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Little Round Top, the Railroad Cut, Pickett's Charge--these are the turning points within the most important battle of the Civil War. Even careful students of Gettysburg, however, can find themselves disoriented when visiting the site itself. Here, finally, is a convenient guide for serious student and casual visitor alike that makes plain the sweep of events and the geography of the battlefield. This invaluable guidebook was created by scholars who have walked the battlegrounds, consulted with local experts and park guides, and studied the testimony left behind by the participants. Gettysburg will help you find all the important locales and understand what the participants saw in 1863, even if you have no prior knowledge of the battle. Designed to enhance the experience of both first-time and returning visitors, this guide can be used alone or as a supplement to a tour. Clearly written and illustrated with maps and photographs, this is the book to have when you explore Gettysburg. Publisher: University of Nebraska Press. Paperback, 214 Pages. Measures 9"x5.9"x0.5" . Weighs 11.4 oz.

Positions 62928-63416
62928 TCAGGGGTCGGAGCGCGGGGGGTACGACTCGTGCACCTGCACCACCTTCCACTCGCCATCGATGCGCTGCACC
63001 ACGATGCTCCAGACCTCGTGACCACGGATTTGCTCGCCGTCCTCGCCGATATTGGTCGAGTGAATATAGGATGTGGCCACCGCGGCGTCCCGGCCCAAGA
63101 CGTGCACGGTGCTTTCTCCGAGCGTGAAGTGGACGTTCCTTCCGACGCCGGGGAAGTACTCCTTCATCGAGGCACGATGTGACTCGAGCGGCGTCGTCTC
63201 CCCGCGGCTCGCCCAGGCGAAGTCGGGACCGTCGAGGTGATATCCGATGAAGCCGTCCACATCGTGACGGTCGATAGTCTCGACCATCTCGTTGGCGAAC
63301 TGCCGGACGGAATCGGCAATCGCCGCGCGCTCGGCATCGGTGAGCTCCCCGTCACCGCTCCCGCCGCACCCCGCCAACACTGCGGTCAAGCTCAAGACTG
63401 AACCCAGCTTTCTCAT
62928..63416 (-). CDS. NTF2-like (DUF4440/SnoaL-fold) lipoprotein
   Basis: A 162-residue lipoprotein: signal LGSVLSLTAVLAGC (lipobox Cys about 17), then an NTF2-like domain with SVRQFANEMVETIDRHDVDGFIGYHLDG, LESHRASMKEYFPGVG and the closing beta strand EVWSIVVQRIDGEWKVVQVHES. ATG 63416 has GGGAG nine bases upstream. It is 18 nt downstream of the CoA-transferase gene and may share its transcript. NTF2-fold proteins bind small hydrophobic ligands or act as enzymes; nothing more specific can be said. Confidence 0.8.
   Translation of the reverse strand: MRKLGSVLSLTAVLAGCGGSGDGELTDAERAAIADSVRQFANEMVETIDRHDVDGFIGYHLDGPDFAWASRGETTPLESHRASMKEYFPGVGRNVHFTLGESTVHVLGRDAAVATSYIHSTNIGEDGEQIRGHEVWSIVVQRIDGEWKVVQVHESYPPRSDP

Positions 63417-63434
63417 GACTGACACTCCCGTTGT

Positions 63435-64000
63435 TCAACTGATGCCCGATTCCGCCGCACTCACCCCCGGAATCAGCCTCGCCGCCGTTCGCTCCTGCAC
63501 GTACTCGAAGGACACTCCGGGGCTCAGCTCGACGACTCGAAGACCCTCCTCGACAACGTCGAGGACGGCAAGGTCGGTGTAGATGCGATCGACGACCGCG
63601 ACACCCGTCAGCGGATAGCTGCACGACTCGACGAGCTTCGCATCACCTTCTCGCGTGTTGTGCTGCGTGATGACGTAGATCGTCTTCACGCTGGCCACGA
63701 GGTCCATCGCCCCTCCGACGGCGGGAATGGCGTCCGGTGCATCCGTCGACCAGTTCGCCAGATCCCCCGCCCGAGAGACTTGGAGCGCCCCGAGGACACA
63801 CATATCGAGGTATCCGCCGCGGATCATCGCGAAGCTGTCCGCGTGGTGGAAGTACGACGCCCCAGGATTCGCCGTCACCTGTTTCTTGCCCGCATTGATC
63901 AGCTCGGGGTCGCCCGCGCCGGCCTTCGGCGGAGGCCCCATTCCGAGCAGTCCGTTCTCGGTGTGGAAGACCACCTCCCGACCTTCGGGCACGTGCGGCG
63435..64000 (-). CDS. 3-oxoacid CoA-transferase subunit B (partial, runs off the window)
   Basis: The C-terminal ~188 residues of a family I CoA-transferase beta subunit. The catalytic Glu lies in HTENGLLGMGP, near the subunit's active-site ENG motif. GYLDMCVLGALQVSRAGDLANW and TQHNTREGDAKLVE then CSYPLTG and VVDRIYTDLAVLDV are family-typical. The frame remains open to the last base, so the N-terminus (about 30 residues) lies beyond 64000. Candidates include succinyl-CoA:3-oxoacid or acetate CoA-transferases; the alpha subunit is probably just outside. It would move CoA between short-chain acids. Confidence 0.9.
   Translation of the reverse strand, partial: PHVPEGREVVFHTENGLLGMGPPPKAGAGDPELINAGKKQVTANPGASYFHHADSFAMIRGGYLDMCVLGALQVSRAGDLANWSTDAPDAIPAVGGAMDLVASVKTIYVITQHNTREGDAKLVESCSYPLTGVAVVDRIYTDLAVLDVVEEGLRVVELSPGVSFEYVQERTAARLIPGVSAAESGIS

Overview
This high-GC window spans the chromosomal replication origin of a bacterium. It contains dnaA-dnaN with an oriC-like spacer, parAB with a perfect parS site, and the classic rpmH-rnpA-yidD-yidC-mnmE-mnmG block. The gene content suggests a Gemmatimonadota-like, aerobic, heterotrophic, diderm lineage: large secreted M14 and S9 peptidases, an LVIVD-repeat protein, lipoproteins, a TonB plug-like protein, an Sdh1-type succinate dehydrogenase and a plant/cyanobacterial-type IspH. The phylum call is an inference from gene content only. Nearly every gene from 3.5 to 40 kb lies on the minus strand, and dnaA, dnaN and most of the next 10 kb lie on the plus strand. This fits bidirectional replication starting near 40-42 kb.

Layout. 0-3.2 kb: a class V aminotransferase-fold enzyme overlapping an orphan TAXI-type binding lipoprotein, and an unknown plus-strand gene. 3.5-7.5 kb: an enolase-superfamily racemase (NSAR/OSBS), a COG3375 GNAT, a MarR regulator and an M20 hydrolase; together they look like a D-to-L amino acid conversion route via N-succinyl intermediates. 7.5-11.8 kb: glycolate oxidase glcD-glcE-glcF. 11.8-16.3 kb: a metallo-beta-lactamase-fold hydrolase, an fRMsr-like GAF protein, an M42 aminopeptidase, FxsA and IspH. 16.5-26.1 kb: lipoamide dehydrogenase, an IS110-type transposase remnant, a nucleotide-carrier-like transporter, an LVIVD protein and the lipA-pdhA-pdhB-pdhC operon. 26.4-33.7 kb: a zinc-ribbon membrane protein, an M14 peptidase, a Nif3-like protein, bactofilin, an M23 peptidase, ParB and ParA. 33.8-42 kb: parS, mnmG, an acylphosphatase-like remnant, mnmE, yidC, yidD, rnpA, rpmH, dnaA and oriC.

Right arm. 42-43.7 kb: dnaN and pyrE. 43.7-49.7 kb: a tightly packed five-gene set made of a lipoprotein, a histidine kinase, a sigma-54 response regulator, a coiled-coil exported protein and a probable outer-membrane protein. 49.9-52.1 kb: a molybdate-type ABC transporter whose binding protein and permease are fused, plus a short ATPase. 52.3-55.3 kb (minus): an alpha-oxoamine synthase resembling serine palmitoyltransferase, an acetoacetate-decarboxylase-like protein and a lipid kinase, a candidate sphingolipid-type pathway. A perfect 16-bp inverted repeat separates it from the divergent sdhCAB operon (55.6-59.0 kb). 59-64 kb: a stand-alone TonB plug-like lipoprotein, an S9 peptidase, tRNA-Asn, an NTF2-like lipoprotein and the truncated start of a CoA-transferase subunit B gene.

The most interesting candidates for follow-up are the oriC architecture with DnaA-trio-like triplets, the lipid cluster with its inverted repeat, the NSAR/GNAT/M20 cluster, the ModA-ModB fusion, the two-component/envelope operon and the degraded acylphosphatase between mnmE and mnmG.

Louisiana Tigers in Gettysburg Campaign

Louisiana Tigers in Gettysburg Campaign